The palette color scheme enhances screen legibility in different environments. High contrast color schemes provide maximum visibility for users with low vision. "Light" and "Light High Contrast" work well in brightly lit environments. "Dark" and "Dark High Contrast" work well in dimly lit environments.

Valid values are Light, LightHighContrast, Dark, and DarkHighContrast.

Dark

TiltHorizontalThreshold

(DWORD value)

The TiltHorizontalThreshold entry specifies the number of degrees away from the horizontal plane that a device made for Surface can be tilted and still be detected by Surface Shell as horizontal.

0

TiltVerticalThreshold

(DWORD value)

The TiltVerticalThreshold entry specifies the number of degrees away from the vertical plane that a device made for Surface can be tilted and still be detected by Surface Shell as vertical.

90

Global UnknownUIExemptProcesses Subkey

 

Entry Description Default value

Drive:path/filename

(DWORD value)

This entry lists the processes that you want to exempt from suppression by Surface Shell.

Each process that you list in this entry must be in the form of a DWORD value. The Name field of each entry should be the full path and name of the executable for the process that you want to exempt from unknown UI suppression. For more information about unknown UI suppression, see the UnknownUISuppression registry entry in this topic. For information about using this registry entry for Surface application debugging, see Before You Debug.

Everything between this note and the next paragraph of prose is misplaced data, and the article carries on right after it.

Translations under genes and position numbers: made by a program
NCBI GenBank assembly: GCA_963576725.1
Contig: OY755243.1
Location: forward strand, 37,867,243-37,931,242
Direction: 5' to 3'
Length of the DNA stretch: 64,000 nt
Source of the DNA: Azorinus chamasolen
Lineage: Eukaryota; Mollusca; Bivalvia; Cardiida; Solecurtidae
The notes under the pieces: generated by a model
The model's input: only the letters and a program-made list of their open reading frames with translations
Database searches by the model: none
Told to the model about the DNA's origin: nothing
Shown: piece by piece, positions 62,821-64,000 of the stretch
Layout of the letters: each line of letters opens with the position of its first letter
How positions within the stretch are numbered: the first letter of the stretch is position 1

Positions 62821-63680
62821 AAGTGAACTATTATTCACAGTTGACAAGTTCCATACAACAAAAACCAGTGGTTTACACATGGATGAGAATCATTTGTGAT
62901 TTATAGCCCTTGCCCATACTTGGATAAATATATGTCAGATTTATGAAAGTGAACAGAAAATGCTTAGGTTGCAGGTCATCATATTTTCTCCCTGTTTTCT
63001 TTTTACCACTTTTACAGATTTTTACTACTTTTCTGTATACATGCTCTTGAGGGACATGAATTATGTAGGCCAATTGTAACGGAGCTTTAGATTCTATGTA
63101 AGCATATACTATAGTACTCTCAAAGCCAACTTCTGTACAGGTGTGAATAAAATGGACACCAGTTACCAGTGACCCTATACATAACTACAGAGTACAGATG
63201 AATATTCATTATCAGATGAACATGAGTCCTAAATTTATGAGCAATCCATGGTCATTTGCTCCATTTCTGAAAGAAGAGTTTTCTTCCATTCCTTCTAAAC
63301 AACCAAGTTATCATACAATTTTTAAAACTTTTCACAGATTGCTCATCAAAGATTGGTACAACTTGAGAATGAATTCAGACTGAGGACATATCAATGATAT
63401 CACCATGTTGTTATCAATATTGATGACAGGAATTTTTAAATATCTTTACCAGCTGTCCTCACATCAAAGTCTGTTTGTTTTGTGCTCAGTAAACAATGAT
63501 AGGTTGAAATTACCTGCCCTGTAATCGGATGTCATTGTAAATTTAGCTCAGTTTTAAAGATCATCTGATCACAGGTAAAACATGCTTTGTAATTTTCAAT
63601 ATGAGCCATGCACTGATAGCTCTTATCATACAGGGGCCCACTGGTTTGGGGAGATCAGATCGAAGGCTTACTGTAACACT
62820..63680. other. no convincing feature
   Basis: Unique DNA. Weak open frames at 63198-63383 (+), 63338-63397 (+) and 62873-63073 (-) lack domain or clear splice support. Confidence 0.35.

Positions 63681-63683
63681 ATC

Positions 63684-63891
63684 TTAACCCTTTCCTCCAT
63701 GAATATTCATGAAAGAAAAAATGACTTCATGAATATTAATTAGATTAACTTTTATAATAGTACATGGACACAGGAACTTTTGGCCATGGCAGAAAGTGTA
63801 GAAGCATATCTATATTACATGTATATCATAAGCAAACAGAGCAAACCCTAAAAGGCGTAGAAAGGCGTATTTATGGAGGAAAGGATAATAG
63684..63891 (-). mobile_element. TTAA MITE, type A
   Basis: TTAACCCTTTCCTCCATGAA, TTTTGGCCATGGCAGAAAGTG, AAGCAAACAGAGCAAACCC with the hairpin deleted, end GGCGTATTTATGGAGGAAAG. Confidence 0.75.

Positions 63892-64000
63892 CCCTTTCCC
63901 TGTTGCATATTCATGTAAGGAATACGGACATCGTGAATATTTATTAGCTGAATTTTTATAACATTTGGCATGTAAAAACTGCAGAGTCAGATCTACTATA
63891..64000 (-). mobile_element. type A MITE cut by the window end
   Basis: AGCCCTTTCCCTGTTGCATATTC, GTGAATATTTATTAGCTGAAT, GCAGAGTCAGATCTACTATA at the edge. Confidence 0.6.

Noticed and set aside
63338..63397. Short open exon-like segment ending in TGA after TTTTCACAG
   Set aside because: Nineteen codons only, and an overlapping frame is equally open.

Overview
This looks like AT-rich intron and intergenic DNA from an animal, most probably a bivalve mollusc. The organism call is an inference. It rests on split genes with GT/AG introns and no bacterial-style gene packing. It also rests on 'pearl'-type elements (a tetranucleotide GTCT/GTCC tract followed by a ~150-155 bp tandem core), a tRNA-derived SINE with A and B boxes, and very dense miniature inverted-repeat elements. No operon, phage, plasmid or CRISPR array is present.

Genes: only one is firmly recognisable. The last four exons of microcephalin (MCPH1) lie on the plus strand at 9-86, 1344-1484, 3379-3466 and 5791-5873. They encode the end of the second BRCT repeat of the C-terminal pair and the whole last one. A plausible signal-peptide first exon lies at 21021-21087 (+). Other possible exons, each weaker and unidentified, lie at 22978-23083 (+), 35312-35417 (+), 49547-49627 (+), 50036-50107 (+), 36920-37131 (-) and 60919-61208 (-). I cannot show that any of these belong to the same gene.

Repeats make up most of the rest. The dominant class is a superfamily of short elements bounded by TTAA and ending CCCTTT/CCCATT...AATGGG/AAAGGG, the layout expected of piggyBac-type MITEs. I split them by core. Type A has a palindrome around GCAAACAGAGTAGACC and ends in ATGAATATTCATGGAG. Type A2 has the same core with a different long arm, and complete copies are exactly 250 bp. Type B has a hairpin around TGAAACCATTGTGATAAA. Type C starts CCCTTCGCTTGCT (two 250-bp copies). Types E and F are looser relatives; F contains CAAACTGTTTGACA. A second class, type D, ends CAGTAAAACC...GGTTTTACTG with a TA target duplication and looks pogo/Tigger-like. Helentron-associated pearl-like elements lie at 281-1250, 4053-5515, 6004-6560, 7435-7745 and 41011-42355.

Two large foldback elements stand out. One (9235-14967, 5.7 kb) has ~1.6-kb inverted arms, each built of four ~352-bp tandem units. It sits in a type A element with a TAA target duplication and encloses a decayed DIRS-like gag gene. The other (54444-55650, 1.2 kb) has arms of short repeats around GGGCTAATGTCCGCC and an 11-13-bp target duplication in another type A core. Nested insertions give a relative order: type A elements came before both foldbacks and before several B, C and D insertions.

Valid values are 1 to exempt a process from unknown UI suppression by Surface Shell, or 0 if it is not exempt.

No default value

Global MemoryManagerExemptApplications Subkey

 

Entry Description Default value

Application names

(DWORD value)

This entry specifies the list of applications that are exempt from the Surface memory manager.

Each application that you list in this entry must be in the form of a DWORD value. The Name field of each entry should match the name of the application as it is specified in the shortcut to the ApplicationName.XML file, which is placed in the %ProgramData%\Microsoft\Surface\v2.0\Programs folder. For more information about this shortcut, see Registering a Surface Application with Surface Shell.

Valid values are 1 to exempt an application from closing, or 0 if it is not exempt.

By default, MemoryManagerExemptApplications is empty.

No default value

Profiles Registry Subkeys

You can add registry entries to the HKEY_LOCAL_MACHINE\SOFTWARE\Wow6432Node\Microsoft\Surface\v2.0\Profiles registry key when you want to confine the configuration changes to a particular account profile. Depending on which account profile you want to add registry entries to, you must add one or all of the following subkeys under HKEY_LOCAL_MACHINE\SOFTWARE\Wow6432Node\Microsoft\Surface\v2.0\Profiles: